back to article Canonical preps security lifeboat, yells: Ubuntu 12.04 hold-outs, get in

Canonical is extending the deadline for security updates for paying users of its five-year-old Ubuntu 12.04 LTS – a first. Ubuntu 12.04 LTS will become the first Long Term Support release of Canonical’s Linux to get Extended Security Maintenance (ESM). There are six LTS editions. All others have been end-of-lifed – and given …

  1. Pascal Monett Silver badge
    Coat

    Interesting situation

    I'm looking forward to seeing a comparison table between MS XP/Win 7 EOL and public reaction to it, and this.

    Somehow, I doubt that there will be as many holdouts, and I doubt even more that the rest will be pointing their fingers and laughing as much.

    1. AdamWill

      Re: Interesting situation

      Oh, you'd be surprised. I work for Red Hat. RHEL 4 (released 2005) is still in extended support until the end of this month (and we're likely to still have people using it on 'bespoke' support deals after that).

  2. wheelybird

    On the plus side

    Ubuntu does make the process of upgrading your distribution one of the least traumatic around (that is, for distributions with distinct releases).

    Of course, this will all be moot in the glorious future of minimal OSes running nowt but a container engine. :D

    1. Paul Crawford Silver badge

      Re: On the plus side

      The distro-upgrade usually only works if you have a fairly simple mount arrangement, I have tried it and sometimes it works a charm, other time it failed miserably on machines with odd mounting setups and/or MD RAID in use.

      My advice is always put /home on a separate partition, and if you have the space leave a blank ~50GB one as well. Next distro comes along, install it in the unused partition, and once working edit its /etc/fstab file to mount your old /home partition again.

      Once happy, you can overwrite your old root partition when yet another new distro is available.

    2. Nate Amsden Silver badge

      Re: On the plus side

      Do they make it easy now? in the past it was not a supported path to do a major version upgrade. I upgraded my company's systems from 10.04 to 12.04 years ago and the process at the time was entirely unsupported, and it took many hours of trial and error to get a robust way to do the upgrade.

      Debian by contrast (debian user since 1998) has always(as far as I know) supported major version upgrades. I believed since Ubuntu was based on Debian it should of been possible to do a major version change on Ubuntu even if it wasn't supported (thankfully we have VM level snapshots where I was able to test, break, revert snapshot, test break, revert snapshot until I figured it out)

      And for those more techie, to give an example as what I had to do to do the upgrade, here is a snip from the script:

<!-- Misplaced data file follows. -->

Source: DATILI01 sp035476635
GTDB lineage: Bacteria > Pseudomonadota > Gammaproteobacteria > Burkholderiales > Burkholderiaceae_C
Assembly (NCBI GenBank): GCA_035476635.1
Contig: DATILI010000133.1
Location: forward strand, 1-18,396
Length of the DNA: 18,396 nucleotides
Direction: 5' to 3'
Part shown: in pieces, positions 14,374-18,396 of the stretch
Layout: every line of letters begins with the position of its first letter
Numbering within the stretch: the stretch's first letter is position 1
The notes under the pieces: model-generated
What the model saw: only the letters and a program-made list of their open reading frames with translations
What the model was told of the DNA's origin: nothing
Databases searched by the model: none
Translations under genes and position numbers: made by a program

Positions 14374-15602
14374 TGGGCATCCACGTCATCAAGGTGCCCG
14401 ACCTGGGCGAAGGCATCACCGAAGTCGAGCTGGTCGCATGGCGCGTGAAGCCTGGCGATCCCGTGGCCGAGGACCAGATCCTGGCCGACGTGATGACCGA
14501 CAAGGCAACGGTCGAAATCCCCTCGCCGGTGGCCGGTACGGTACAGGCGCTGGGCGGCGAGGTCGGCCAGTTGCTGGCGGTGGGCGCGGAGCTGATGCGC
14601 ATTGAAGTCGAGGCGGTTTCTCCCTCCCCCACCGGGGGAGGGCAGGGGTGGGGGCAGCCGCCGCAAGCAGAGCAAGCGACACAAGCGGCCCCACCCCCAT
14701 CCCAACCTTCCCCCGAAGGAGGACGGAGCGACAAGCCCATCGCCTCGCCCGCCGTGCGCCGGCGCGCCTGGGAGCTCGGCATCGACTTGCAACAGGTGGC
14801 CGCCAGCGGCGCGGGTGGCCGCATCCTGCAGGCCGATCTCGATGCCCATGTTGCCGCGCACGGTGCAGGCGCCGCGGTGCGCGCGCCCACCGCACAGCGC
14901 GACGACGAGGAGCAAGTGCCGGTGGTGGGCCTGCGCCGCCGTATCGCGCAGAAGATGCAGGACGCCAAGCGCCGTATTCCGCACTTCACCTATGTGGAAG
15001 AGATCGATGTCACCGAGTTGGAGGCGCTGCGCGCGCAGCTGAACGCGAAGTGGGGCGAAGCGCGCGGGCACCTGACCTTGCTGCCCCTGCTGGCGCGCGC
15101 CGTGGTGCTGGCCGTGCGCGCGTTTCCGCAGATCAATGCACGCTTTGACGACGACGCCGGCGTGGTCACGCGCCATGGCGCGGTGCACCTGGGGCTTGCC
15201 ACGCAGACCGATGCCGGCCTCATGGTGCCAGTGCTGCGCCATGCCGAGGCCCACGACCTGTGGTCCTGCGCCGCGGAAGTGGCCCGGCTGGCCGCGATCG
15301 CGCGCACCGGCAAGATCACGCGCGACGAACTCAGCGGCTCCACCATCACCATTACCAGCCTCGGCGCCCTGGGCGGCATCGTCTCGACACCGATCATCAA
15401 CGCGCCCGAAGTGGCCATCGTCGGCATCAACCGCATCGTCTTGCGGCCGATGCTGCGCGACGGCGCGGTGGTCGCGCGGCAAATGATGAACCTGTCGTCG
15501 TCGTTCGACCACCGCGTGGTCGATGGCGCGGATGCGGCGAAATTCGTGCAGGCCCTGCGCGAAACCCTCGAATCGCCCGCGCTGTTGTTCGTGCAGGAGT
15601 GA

------

      export DEBIAN_FRONTEND=noninteractive

      debconf-set-selections /mnt/scratch/tmp/ubuntu-upgrade/precise.preseed

      apt-get -y -o Dpkg::Options::="--force-confdef" -o Dpkg::Options::="--force-confold" upgrade

      debconf-set-selections /mnt/scratch/tmp/ubuntu-upgrade/precise.preseed

      apt-get -y -o Dpkg::Options::="--force-confdef" -o Dpkg::Options::="--force-confold" install dpkg util-linux

      apt-get -y -f install -o APT::Immediate-Configure=false python2.7-minimal passwd

      debconf-set-selections /mnt/scratch/tmp/ubuntu-upgrade/precise.preseed

      apt-get -y -o Dpkg::Options::="--force-confdef" -o Dpkg::Options::="--force-confold" dist-upgrade

      debconf-set-selections /mnt/scratch/tmp/ubuntu-upgrade/precise.preseed

      apt-get -y -o Dpkg::Options::="--force-confdef" -o Dpkg::Options::="--force-confold" install nsca-client

      apt-get -y -o Dpkg::Options::="--force-confdef" -o Dpkg::Options::="--force-confold" install nfs-common

      apt-get -y install vmware-open-vm-tools-kmod-3.2.0-41-generic

      dpkg --purge linux-headers-2.6.32-37 linux-headers-2.6.32-37-server linux-image-2.6.32-37-server vmware-open-vm-tools-kmod-2.6.32-37-server

      apt-get -y autoremove

      dpkg --get-selections | grep deinstall | awk '{print $1}' |xargs dpkg --purge

      -----------

      It wasn't a simple apt-get dist-upgrade by any stretch ! I had to upgrade those named packages in that order else the upgrade would not complete. There was more to the script but that was the core dpkg stuff I used to upgrade from 10.04 LTS -> 12.04 LTS. I recall an earlier version of Ubuntu was it 7 or 8 maybe I had installed on my sister's laptop, I went through their GUI dist upgrade on that system and it mostly worked but still required some command line magic to get it to complete(I think it got halfway done and when I rebooted X was broken turns out there was a hundred or so packages that did not upgrade the first time round). Had a similar experience upgrading Mint recently on one of my laptops (I believe I read mint has a no upgrade policy too, though in the Mint experience I just clicked the upgrade button it wanted me to click on to upgrade, so I think that should of worked).